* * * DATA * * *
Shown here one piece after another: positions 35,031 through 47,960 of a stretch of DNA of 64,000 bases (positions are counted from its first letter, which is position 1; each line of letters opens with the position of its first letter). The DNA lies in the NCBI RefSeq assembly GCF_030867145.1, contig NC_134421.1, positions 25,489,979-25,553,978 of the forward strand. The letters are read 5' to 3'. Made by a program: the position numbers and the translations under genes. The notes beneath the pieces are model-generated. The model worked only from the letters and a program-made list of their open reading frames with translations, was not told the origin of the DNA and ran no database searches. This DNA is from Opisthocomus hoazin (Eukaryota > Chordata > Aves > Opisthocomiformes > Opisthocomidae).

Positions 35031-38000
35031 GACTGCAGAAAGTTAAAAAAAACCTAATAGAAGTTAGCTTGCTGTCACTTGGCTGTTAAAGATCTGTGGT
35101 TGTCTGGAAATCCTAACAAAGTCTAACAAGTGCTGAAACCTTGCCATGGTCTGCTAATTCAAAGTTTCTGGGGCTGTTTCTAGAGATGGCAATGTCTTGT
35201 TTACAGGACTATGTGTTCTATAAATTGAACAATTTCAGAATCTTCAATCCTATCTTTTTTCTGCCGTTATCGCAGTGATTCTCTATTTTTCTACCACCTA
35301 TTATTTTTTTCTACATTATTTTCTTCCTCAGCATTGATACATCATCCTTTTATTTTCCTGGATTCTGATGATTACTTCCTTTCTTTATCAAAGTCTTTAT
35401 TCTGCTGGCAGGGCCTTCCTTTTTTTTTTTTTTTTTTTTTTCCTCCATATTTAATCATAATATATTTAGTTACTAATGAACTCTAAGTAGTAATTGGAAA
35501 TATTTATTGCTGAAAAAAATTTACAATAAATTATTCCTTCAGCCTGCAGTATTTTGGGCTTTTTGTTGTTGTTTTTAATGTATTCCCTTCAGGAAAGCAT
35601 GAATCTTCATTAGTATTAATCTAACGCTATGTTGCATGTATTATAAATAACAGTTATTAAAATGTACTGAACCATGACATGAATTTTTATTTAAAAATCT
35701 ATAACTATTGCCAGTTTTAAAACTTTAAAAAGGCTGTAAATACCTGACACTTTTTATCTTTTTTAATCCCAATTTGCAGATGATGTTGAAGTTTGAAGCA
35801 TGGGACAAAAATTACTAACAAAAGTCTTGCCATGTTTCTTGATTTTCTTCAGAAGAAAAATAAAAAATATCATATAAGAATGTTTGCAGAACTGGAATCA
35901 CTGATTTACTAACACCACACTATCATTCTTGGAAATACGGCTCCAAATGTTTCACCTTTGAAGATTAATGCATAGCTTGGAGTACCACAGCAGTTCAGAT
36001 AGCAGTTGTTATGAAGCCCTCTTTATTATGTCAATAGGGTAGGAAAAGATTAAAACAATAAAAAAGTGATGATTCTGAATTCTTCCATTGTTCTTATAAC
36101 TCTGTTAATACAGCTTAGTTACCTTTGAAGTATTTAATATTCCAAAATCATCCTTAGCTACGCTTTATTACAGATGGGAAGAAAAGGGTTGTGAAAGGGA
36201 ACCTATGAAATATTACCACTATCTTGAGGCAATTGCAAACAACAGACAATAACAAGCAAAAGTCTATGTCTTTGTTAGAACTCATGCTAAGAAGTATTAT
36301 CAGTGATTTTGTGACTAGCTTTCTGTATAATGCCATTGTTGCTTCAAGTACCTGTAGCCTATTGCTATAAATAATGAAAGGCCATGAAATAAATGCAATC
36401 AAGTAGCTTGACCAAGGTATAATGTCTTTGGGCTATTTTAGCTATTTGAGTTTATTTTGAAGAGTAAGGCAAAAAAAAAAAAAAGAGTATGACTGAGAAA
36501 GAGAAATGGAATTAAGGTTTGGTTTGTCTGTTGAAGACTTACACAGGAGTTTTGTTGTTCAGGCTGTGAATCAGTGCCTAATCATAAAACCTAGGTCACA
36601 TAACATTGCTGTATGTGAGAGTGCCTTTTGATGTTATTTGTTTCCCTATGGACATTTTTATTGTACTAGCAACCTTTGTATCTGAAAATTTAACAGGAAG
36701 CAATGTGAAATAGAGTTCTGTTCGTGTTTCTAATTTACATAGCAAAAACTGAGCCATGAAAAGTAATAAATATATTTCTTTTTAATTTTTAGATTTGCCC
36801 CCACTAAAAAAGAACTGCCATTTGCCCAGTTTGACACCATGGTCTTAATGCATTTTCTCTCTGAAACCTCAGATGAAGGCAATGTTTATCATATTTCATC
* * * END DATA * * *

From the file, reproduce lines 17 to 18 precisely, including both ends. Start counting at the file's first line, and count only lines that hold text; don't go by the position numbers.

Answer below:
36401 AAGTAGCTTGACCAAGGTATAATGTCTTTGGGCTATTTTAGCTATTTGAGTTTATTTTGAAGAGTAAGGCAAAAAAAAAAAAAAGAGTATGACTGAGAAA
36501 GAGAAATGGAATTAAGGTTTGGTTTGTCTGTTGAAGACTTACACAGGAGTTTTGTTGTTCAGGCTGTGAATCAGTGCCTAATCATAAAACCTAGGTCACA